Perhaps, you will seek counsel for the consequences of that evening of drinking and driving which resulted in a citation for DUIL (driving under the influence of liquor) or DWI (driving while intoxicated) that will cost you in the long run, and not just for that brilliant attorney who will do his mighty best to extricate you from this reckless activity without jail time. You will pay for your attorney’s good work, but, also… you will pay in the long run with points on your license resulting in sky-high insurance premiums, a possible revocation of driving privileges, a stiff fine and the likelihood of community service. If you’re lucky, your attorney didn’t need to represent your interests because you caused an accident where someone was maimed or lost their life.
What is the FMLA

Discrimination at Work

If you find yourself the target of discrimination in the workplace because of your race, gender or because you are older than the rest of your co-workers, you should not suffer in silence. Don’t let your life be unbearable because of your reluctance to pursue a civil action. But, first you will need to be thorough and gather “evidence” and make lists and examples and write it all down, so you can be thorough when you tell your tale to an employment law attorney.


Most importantly, when you consult with an attorney – relax, because he’ll do his best to be the balm to your bad situation.

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Advice of a Lawyer

As mentioned earlier in this post, it is a good idea to establish a relationship with an “all-purpose” attorney, one whom you can turn to with any type of legal questions, no matter how small the matter. Ideally, you should choose an attorney who comes highly recommended by word of mouth – that speaks volumes about his credibility and ability to fulfill your needs by being an advocate, advisor and counselor. Rest assured that if the questions you pose, or dilemma you face, are out of his realm of expertise, he’ll be happy to make a referral to another attorney who can better serve your needs.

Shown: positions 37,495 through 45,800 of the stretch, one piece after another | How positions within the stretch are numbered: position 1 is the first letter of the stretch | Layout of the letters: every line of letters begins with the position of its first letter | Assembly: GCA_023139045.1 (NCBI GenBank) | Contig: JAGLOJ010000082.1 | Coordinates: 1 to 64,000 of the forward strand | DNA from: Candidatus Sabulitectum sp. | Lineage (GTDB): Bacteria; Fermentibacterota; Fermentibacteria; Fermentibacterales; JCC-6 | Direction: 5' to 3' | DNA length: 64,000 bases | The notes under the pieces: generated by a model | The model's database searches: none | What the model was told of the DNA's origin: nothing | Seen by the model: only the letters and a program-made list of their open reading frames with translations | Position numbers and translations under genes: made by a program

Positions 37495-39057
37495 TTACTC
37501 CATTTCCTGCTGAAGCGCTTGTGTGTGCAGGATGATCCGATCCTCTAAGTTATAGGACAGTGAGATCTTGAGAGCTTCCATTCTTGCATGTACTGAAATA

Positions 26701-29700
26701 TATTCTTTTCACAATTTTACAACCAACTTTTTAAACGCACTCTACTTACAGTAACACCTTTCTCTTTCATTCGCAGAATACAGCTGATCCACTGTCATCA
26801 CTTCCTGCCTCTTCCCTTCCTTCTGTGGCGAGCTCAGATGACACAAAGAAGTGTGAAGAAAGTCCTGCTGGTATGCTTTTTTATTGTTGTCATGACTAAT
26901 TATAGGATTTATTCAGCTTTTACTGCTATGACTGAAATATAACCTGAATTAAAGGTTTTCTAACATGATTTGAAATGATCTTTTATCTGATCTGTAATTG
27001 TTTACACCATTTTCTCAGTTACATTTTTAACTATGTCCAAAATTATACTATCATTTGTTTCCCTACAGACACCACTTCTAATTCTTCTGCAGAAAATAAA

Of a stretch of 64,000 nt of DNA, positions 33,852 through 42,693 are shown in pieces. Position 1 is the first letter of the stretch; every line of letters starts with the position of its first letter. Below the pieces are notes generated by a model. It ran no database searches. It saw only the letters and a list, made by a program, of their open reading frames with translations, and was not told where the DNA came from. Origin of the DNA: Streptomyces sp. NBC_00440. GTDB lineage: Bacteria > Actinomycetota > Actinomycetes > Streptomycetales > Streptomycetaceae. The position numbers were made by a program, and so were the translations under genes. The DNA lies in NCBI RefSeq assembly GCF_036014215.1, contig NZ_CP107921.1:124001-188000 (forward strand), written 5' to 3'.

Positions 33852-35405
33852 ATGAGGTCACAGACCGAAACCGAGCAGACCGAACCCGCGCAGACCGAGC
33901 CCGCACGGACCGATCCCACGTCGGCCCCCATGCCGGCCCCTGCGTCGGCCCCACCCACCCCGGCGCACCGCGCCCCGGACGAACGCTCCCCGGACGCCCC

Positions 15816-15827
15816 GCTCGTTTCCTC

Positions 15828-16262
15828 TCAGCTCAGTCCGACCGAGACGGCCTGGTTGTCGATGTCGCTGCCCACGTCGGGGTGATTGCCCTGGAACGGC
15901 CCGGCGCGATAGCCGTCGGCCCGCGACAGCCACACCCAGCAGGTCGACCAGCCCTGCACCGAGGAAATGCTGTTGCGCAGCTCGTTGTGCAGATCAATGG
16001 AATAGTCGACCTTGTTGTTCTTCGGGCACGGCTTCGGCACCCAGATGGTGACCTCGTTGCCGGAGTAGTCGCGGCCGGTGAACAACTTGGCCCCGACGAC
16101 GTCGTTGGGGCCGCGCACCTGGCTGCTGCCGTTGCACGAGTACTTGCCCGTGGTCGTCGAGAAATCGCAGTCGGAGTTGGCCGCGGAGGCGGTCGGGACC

Estate Planning

Not every meeting with an attorney needs to be an urgent or life-changing event or even one where you are fraught with worry about the outcome. Your trust attorney is there to give advice and make the process go smoother. For example, the selling or purchasing of a home will go seamlessly if you bring an attorney on board first.


If you were ever a Girl Scout or Boy Scout, the motto forever engrained within your soul is “be prepared” and that’s a good motto to live your life by. Sometimes you need to think ahead to the future. You do financial planning, so why not plan ahead for your eventual demise?


Now, that’s not a topic that anyone is fond of discussing, or even dwelling upon – especially if you’re young and vibrant and have the whole world at your feet. But, an unfortunate incident, or a sudden illness, can take away your freedom and good health in a heartbeat. You probably have a friend or family member who experienced the sudden loss of a loved one, and, found themselves not only coping with the grief, but also scrambling to get details taken care of, and perhaps feeling lost and a little clueless in the process.

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Plan for the Future

If you’ve not done so already, now is the time to take the initiative and have a will and/or living trust prepared, as well as a living will or medical directive and appoint a power of attorney in the event you are unable to make decisions for yourself. By having these legal documents prepared by an attorney and distributed to your close family members, you have alleviated one of the most-common legal questions – what happens if I suddenly am unable to take care of myself and my legal affairs?